Hudson Crossing Park's Story

In 1999, a "Scenic Byway" designation for N.Y.S. Route 4, between Waterford and Whitehall, provided an opportunity for community projects with the potential to spark economic development. A renewed interest in local travel, a market that embraced historical, cultural, and educational tourism, and increased promotion of the N.Y.S. Canal System, set the stage for an innovative bi-county public park. In 2000, the Park was the number one recommendation in a Champlain Canal Corridor Management Plan.

A grassroots steering committee formed; volunteers, Planners, school leaders, and elected officials from Saratoga and Washington Counties came together to work. Phil Lord, at that time Director of Museum Services for the N.Y.S. Museum, played an integral role in the start-up committee. Initial work began with a "Friends of Stark's Knob" group. Volunteers secured funding for signage, cleared trails, and hosted public events. Month after month committee members met to envision a park that could benefit local communities and serve a multi-generational audience. Slowly, an interweaving of history, geology, and environmental conscience began to emerge.

After receiving encouragement from the N.Y.S. Canal Corporation and local Town officials, "Hudson Crossing: A Bi-County Educational Park" (HCP) became a reality and the search for funding began in earnest.

New volunteers joined the committee. Folks joined Scenic Hudson's "RiverSweep" clean-up efforts and National Trails Day celebrations. Volunteers donated professional services - surveying, planning, graphic design, architectural concept drawings, and consulting were provided "pro-bono". Momentum grew as outreach efforts increased. In 2004, a public "charrette" attracted over 100 people. Overwhelming support for the project was evident and once again new volunteers stepped forward. Grants from both public and private channels provided the necessary monies for trails, signage and further planning efforts.

In 2005 the committee forged a strong working relationship with students and faculty members at Skidmore College. Student interns brought energy and insight; they organized workshops and the first "Hudson Fest" on Champlain Canal Lock 5 Island and helped with the Hudson Crossing Cardboard Boat Race at Fort Hardy Park. A Local Waterfront Revitalization Plan (L.W.R.P.) grant application, initiated and written by members of HCP, and submitted by the Town of Saratoga, was approved by the N.Y.S. Department of State. Hudson Crossing became a leader in this far-reaching intermunicipal planning effort.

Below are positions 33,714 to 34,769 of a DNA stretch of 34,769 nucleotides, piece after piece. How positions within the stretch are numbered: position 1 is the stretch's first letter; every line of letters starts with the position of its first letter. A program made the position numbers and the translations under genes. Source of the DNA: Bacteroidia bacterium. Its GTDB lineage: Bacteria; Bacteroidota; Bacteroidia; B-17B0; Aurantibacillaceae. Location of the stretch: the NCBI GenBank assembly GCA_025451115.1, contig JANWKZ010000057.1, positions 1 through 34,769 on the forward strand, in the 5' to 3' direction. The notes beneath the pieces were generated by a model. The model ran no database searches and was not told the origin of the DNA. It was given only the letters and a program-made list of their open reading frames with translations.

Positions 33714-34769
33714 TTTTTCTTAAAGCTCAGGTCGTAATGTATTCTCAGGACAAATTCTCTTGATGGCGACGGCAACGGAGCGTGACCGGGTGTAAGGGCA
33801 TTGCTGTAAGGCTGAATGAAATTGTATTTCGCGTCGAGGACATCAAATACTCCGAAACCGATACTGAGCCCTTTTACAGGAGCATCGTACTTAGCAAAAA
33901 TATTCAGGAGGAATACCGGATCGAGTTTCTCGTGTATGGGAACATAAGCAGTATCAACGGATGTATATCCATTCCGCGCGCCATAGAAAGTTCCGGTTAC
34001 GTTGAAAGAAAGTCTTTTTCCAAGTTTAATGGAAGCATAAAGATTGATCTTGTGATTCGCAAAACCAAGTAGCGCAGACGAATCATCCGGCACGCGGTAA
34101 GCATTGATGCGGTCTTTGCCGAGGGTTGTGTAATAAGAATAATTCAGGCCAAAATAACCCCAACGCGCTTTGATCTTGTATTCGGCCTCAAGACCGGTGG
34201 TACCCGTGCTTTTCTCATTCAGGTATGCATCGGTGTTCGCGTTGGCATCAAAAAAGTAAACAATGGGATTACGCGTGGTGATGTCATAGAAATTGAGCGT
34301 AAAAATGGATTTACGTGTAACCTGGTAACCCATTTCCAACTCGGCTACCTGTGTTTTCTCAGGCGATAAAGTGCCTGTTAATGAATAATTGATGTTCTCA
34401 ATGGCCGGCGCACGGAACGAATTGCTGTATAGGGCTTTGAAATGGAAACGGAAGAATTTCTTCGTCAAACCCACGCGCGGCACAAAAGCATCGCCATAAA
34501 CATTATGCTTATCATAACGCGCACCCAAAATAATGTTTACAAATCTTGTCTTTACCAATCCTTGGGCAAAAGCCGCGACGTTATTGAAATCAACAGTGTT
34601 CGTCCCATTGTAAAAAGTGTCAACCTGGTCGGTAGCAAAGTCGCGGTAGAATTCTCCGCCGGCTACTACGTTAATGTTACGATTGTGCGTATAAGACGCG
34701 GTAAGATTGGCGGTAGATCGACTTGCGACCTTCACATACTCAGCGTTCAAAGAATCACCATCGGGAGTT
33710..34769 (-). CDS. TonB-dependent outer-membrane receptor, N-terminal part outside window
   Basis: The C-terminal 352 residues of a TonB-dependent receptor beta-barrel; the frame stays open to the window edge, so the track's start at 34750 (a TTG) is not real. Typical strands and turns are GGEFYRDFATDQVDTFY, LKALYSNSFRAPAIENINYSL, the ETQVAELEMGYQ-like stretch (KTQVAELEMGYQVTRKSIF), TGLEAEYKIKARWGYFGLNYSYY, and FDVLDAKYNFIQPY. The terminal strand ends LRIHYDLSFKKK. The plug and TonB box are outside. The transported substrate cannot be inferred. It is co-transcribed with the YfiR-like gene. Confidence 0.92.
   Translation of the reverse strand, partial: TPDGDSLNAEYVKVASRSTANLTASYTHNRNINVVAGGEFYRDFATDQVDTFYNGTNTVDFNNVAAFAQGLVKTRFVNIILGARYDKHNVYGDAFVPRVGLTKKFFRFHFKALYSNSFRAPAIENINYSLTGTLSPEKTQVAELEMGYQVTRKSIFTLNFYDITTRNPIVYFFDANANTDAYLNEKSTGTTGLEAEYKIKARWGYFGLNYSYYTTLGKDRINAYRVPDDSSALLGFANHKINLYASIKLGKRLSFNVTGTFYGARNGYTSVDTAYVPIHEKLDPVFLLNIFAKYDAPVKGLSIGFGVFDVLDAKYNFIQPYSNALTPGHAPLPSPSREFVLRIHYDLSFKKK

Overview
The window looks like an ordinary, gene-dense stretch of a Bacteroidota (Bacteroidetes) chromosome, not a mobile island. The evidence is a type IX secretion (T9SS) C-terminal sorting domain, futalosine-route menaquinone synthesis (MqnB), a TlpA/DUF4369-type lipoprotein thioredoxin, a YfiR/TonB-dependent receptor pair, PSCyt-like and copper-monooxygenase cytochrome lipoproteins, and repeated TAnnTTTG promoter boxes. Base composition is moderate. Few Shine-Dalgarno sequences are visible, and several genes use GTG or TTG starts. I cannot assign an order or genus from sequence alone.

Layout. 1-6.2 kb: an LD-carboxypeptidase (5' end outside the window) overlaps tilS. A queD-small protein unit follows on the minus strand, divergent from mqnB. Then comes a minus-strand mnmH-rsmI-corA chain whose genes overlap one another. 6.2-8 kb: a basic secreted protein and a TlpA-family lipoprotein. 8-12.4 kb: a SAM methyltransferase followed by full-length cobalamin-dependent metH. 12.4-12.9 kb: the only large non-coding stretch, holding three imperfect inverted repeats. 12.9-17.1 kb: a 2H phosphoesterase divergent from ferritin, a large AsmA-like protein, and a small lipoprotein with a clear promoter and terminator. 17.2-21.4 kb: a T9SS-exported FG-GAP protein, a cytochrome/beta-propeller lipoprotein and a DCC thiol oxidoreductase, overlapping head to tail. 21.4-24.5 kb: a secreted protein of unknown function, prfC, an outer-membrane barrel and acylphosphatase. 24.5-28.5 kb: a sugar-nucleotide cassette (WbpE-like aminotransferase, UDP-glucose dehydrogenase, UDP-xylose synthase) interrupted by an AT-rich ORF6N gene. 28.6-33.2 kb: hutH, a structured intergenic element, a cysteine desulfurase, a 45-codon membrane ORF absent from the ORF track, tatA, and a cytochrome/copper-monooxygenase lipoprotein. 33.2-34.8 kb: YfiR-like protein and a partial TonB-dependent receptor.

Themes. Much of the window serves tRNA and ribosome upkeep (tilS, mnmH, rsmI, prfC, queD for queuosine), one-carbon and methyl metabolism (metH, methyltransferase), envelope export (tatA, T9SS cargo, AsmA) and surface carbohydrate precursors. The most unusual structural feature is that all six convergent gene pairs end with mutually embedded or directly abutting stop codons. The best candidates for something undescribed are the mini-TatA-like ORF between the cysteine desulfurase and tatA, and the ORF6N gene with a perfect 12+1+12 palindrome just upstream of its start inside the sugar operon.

In the spring of 2006, HCP incorporated as an educational corporation in the state of N.Y. Just a few months later, the Park received recognition from the I.R.S. as a 501(c)(3) not-for-profit entity. Grants allowed the Park's first paid staff person to come on-board in 2007 as project manager for the Hudson Crossing Play Garden and in 2012 to lead the Green Ribbon School Project. 

Ongoing collaboration with local planners, landscape architects, and volunteers, led the Park to innovative and well-designed working documents. A "Multi-Modal" Trail Master Plan, a feasibility study and concept drawings for the proposed Environmental Education Center, and an Interpretive Plan now provide a "Mission-Driven" framework for moving the Park forward.

In 2012, with the Park thriving, the Board of Directors was restructured to provide a stronger base of leadership ensuring the long-term sustainability and fulfillment of the Mission of Hudson Crossing Park.

Where Hudson Crossing Park is Today

Today Hudson Crossing Park welcomes over 6,000 visitors a year, serves school children from more than four local districts with low- or no-cost educational programming, and offers events and programming year round.  Open from dawn until dusk 365 days a year, Hudson Crossing Park offers visitors a place learn and explore, enjoying the many resources that our amazing area has to offer. 

HCP Map.jpg

Proposed Environmental Education Center

Always with an eye to the future and growth of Hudson Crossing, the Environmental Education Center is envisioned to address perhaps the most prominent issue in the heritage of land conservation and use practices: the balance of sustainable, environmental and economic planning. The Environmental Education Center at Hudson Crossing will be both an incubator for the growing study and practice of environmentally sensitive logy, and a necessary catalyst to help jump-start a community toward economic redevelopment. The Center's mission is this: To promote the sensitivity of our connection with nature, to ensure that future generations as well as present learn that the environment is not ours to be used, but an integral sustaining force in our every day lives.